In Beirut (Lebanon), which hosts some 1.1 million Syrian refugees, the roads were paralyzed because of the huge number of Syrian refugees and Syrian expatriates already living in Lebanon that wanted to vote at the embassy.

Belgium, Cananda, Egypt, France, Germany, Saudi Arabia, Turkey, UAE and the United States did not allow the elections to be held in the Syrian embassy.[1][24]
In Algeria, Argentina, Armenia, Austria, Belarus, Brazil, China, Cuba, Cyprus, Czech Republic, Mauritania, Malaysia, Nigeria, Lebanon, Oman, Indonesia, Sudan, Japan, Jordan, Pakistan, Poland, Romania, Russia, India, Iran, Iraq, South Africa, Spain, Serbia, Sweden, Ukraine, Venezuela and Yemen voting in the Syrian embassy was possible.[25][26][27][28]

Procedure[edit]

The new constitution, adopted following the Syrian constitutional referendum, 2012, has changed the nature of the Presidential election from a referendum to a multi-candidate electoral ballot. As a result this election marks the first time that candidates can challenge the incumbent President. A law adopted by the Syrian parliament in early 2014 restricts candidacy to individuals who have lived in Syria for the past ten years, thereby preventing exiled people from running.[29]

On 8 April Syrian Information Minister Omran Zoabi announced that candidates will be able to submit their applications during the last ten days of April. Zoabi insisted that despite the ongoing civil war that the election would proceed on schedule, and wouldn't be delayed for any reason. Zoabi also claimed that the "overwhelming majority" of Syrians wished to see incumbent President Bashar al-Assad re-elected.[29] Zoabi also claimed that government military operations would continue despite the election.[30]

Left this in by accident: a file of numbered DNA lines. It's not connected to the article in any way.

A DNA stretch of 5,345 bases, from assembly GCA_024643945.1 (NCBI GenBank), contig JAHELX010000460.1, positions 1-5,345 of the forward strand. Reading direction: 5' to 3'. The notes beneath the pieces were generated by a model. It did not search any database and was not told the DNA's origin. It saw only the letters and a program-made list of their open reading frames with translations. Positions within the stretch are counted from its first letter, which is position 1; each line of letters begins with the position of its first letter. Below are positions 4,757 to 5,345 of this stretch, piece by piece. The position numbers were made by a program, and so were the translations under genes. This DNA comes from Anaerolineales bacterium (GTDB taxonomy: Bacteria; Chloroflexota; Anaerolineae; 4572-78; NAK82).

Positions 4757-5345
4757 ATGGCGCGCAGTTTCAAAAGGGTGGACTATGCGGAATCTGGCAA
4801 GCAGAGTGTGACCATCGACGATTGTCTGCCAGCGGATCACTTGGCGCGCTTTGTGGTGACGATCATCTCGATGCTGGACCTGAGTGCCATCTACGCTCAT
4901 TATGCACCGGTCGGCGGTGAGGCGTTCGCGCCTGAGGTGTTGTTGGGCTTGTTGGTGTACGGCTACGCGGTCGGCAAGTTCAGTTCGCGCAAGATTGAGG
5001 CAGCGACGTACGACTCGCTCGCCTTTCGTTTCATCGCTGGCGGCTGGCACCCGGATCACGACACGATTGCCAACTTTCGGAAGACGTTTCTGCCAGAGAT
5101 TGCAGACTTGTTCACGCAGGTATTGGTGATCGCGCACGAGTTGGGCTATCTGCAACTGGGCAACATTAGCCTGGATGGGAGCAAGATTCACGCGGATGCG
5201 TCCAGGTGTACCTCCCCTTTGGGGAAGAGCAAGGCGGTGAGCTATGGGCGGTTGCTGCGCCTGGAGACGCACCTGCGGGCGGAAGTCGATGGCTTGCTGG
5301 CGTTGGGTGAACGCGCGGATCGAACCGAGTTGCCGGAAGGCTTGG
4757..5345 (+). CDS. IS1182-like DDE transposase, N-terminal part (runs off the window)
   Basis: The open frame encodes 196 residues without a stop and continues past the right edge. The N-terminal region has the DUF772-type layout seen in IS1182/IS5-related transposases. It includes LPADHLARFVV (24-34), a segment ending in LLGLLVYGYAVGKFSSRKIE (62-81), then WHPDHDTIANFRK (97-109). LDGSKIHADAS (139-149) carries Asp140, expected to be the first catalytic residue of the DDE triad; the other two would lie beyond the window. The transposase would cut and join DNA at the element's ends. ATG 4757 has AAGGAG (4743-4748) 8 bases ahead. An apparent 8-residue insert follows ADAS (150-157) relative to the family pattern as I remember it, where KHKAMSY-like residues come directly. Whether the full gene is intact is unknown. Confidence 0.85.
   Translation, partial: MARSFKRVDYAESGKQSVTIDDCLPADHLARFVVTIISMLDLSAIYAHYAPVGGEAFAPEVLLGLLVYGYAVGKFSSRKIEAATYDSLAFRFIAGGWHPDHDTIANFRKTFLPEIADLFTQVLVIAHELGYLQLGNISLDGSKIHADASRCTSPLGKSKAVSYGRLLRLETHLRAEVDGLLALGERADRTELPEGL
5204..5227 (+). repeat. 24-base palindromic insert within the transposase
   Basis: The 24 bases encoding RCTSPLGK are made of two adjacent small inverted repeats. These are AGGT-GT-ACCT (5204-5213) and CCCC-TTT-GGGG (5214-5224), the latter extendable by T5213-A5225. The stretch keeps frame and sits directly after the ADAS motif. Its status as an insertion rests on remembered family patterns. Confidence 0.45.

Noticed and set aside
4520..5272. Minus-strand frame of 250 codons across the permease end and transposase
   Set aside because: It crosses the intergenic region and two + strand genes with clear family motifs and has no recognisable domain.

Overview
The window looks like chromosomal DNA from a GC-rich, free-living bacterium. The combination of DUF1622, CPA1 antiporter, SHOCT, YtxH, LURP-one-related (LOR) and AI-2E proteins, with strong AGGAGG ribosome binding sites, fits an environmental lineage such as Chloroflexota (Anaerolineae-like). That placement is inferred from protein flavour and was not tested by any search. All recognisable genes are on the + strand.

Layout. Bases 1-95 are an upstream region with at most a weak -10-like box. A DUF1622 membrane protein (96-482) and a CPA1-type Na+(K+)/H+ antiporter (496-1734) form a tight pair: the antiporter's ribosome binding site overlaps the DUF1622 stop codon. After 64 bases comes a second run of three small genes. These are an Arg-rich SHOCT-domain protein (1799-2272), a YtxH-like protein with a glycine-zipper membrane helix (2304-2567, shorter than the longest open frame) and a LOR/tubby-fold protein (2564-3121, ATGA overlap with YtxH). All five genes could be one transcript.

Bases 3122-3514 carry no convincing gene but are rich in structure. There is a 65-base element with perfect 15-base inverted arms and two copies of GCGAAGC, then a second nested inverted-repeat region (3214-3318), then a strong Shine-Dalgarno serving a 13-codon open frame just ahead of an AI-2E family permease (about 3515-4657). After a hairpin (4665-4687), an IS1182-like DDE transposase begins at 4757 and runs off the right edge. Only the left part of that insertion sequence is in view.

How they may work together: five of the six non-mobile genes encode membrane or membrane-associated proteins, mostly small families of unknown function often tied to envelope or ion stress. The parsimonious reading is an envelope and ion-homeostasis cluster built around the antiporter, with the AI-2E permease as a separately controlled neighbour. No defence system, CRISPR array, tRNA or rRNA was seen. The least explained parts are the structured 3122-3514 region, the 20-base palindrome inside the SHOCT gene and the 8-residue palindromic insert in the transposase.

Candidates[edit]

A total of 24 candidates, including 2 women and a Christian, submitted applications to the Supreme Constitutional Court for the presidency.[31][32][33] Of these, two candidates other than Assad met all the conditions to run, including the support of 35 members of the parliament.[34] The two other candidates chosen to run are seen as "mostly symbolic contenders" and "little known figures"[1]

The other 21 candidates that did not meet the criteria were:[36]

  • Sawsan Omar al-Haddad, born in Latakia Governorate in 1963. (woman)
  • Sameer Ahmad Mo'alla, born in Quneitra Governorate in 1961.
  • Mohammad Firas Yassin Rajjouh, born in Damascus in 1966.
  • Abdul-Salam Youssef Salameh, born in Homs governorate in 1971.
  • Ali Mohammad Wannous, born in Homs in 1973.
  • Azza Mohammad Wajih al-Hallaq, born in Damascus in 1962. (woman)
  • Talie Saleh Nasser, born in Kafrin in 1967.
  • Samih Mikhael Mousa, born in Btaiha in 1963. (Christian)
  • Mahmoud Khalil Halbouni, born in Harasta in 1946.
  • Mohammad Hassan al-Kanaan, born in al-Sanamayn in 1964.
  • Khaled Abdo al-Kreidi, born in al-Al in 1966.
  • Basheer Mohammad al-Balah, born in Damascus in 1931.
  • Ahmad Hassoun al-Abboud, born in al-Mayadin in 1962
  • Ayman Shamdin al-Issa Alam, born in al-Husseinyeh in 1967.
  • Ziad Adnan Hakawati, born in Damascus in 1955.
  • Ahmad Ali Qsei’eh, born in Jabaq in 1951.
  • Mahmoud Mohammad Nassr, born in Zahiriye in 1969.
  • Ali Hassan al-Hassan, born in Deir Saras in 1965.
  • Ahmad Omar Dabba, born in Tazeh Shamaliye in 1969.
  • Mahmoud Naji Moussa, born in Tadmur in 1950.